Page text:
The Efficient Mac User

13 Sources for Free and Shareware Mac Software

- 2006.12.12< - Tip Jar

If you've kept up with this column for long, you know that my desire for efficiency isn't just with regard to work productivity - I also love a good bargain.

When it comes to software, I'm willing to pay good money for what I need (if there isn't a free version that will do exactly the same thing). And I love supporting the shareware community, because I think shareware and demoware is the way that software ought to be.

But give me a piece of free software, an open-source gem, or a chance at a reduced price, and I'm there!

That's why I've been delighted to find a handful of great sources for regular "finds" with regard to free or inexpensive software, as well as a few once-in-a-lifetime specials. I'm excited to share these with you here.

Find It Here All the Time

There are some good websites to find excellent software for free or inexpensively. Sure, you can visit Apple's "Made For Mac" section and find a lot of great software. Most people know about VersionTracker and MacUpdate; even SoftPedia, Tucows, and C|Net's are fairly well-known.

But here are a handful of links that live in my bookmarks menu (and some of them in my bookmarks bar).

  • OS X Apps is a catalog of applications for OS X. The goal here is to index every application available and post it on this website. Pretty ambitious - but he's done a pretty good job. You can get an RSS feed for additions as well.
  • Pure Mac is a well-organized catalog of applications. If you're looking for something particular, this can be a good starting point (and, often, ending point).
  • I Use This is by no means a comprehensive list, nor is it always about low-cost software - but it is a good way to get user ratings and reviews of a lot of different applications. If you're thinking about shelling out some cold hard cash for software, check with I Use This first. (RSS feed available.)
  • Mac Games and More offers weekly "picks" of games and other software, with a particular preference for freeware.
  • Open Source Mac is a brief list of open source software for OS X. This is not to be confused with OpenSourceMac, which is a more comprehensive list.
  • KidiFree is actually an application - a free, live database that catalogs freeware by category. One snag for many of us: it's mostly in French!

There are others - Frisky Freeware, World Mac, ThriftMac, and Mac OS X Shareware, to name a few - that are pretty good, but not quite as robust.

Let Them Bring It to You

  • MacZOT offers a daily special on a shareware or commercial application. Usually they present discounts of up to 50% off of the regular price for a full license.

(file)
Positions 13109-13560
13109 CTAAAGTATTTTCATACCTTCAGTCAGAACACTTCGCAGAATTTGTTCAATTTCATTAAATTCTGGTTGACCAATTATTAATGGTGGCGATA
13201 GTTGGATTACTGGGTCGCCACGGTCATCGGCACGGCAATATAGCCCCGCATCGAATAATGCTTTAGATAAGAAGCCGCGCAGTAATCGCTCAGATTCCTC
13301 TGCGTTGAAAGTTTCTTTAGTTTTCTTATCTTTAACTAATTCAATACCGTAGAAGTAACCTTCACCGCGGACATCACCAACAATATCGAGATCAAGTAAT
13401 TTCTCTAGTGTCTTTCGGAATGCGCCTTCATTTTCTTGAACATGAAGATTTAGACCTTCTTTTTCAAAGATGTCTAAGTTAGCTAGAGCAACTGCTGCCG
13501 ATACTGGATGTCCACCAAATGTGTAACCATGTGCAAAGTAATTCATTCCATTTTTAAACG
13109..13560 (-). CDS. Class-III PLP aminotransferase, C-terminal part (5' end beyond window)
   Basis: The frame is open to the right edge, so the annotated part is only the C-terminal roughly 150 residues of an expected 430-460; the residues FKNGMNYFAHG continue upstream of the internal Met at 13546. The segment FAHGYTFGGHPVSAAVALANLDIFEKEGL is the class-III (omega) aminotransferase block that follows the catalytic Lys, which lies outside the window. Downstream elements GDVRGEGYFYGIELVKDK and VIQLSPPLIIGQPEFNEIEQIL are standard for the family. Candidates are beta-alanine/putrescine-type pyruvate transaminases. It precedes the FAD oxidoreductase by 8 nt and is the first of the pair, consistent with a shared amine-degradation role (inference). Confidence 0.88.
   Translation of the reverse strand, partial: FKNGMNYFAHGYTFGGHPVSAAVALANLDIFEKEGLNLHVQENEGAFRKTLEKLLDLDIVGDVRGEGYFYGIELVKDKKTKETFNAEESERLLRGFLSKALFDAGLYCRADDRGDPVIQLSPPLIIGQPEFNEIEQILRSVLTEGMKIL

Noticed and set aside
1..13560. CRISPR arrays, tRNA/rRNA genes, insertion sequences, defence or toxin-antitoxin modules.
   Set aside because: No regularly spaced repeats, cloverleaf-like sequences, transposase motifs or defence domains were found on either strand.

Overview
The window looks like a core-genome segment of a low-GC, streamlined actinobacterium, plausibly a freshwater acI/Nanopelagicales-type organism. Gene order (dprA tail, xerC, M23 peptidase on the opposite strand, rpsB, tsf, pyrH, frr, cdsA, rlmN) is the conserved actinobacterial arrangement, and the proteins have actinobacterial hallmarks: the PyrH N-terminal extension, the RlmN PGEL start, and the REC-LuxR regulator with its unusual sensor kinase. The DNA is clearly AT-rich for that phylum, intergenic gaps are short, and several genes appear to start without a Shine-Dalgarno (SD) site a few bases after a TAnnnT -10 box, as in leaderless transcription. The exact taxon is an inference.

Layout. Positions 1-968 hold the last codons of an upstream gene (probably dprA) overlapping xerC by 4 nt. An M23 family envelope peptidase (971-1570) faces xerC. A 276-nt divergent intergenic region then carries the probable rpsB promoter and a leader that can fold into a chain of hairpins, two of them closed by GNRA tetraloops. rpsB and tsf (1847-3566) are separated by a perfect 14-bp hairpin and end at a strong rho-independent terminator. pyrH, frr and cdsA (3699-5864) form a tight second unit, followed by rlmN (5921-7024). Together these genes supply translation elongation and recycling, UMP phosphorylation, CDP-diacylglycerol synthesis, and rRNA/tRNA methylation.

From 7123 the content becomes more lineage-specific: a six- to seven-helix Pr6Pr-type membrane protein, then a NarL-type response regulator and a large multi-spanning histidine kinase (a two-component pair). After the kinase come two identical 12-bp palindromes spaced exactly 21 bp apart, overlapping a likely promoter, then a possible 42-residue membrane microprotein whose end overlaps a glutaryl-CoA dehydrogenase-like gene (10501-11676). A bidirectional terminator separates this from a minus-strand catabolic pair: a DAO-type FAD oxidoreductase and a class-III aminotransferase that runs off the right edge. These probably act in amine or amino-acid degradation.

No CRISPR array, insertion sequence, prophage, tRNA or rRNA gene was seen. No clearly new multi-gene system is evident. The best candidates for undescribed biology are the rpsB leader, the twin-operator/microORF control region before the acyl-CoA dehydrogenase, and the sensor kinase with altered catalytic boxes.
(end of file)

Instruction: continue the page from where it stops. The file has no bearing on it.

• MacUpdate is offering a similar deal: MacUpdate Promo offers discounts on a single application each day.
  • Cool OS X Apps is a blog that highlights several applications a week, on average. It's a good way to find some of the more obscure applications. (RSS feed available.)
  • FreeMacWare, another blog, lists one new freeware application almost daily. I find that I get 2-3 downloads per week from this site. (RSS feed available.)
  • O'Reilly's MacDevCenter has a blog, and they do a weekly posted called FFOSS Friday, which stands for "Freeware/Free & Open Source Software" Friday. The O'Reilly folks give a quick overview of 8-10 applications every week. They also bring a summary of other free stuff available around the Web on Fridays. (RSS feed available.)

Go and Get It

This brings me to the more fun aspect of my hunt for great software bargains: The stuff that usually costs money but, for some reason, is being given away for free! There are a handful of deals available to you right now, if you're attentive enough to go get them.

If you haven't seen MacAppADay yet, you should check it out. Starting on December 1, they began giving away free licenses to shareware and commercial applications and will continue doing so until January 1, 2007. Cookie Assassin, Yummy FTP, DevonAgent, and DevonNote are just a few of the great applications they've offered. They have a limit of 5,000 downloads for each application (so by mentioning this here I may be jeopardizing my own opportunities!), so check early and check often.

The folks that cooked up My Dream App have also launched MacHeist, which is a fun and challenging game with free software as the prize. Think of this as a real-life, tech-savvy, online version of Myst - incredibly intricate puzzles that will lead you all over the Web (and sometimes elsewhere) to track down the code that will open the vault. In the heist I did (which would have been impossible to complete but for the help I got from the forums), I scored almost $40 in software for free. As of this writing, there are at least two heists yet to come, while one is currently underway.

The biggest take is not software at all, but a lot of cool tech gadgets from Oh Gismo!, which is giving away over $1,500 worth of stuff. You have to see the list to believe it, but what they are giving away includes a $235 messenger bag, a $370 laser pointer, a $180 HP printer, and an iPod shuffle (yes, the new one) with an IncipioBud connector.

That's a lot of links, and between surfing these and giving one of the MacHeists a try, I've probably given you enough to do to last through Christmas! LEM

If you find Ed's articles helpful, please consider making a donation to his tip jar.

Join us on Facebook, follow us on Twitter or Google+, or subscribe to our RSS news feed

Today's Links

Recent Content

About LEM Support Usage Privacy Contact

Follow Low End Mac on Twitter
Join Low End Mac on Facebook

Favorite Sites

Cult of Mac
Shrine of Apple
The Mac Observer
Accelerate Your Mac
The Vintage Mac Museum
Deal Brothers
Mac Driver Museum
JAG's House
System 6 Heaven
System 7 Today
the pickle's Low-End Mac FAQ

The iTunes Store
PC Connection Express
Macgo Blu-ray Player
Parallels Desktop for Mac

Low End Mac's store


Open Link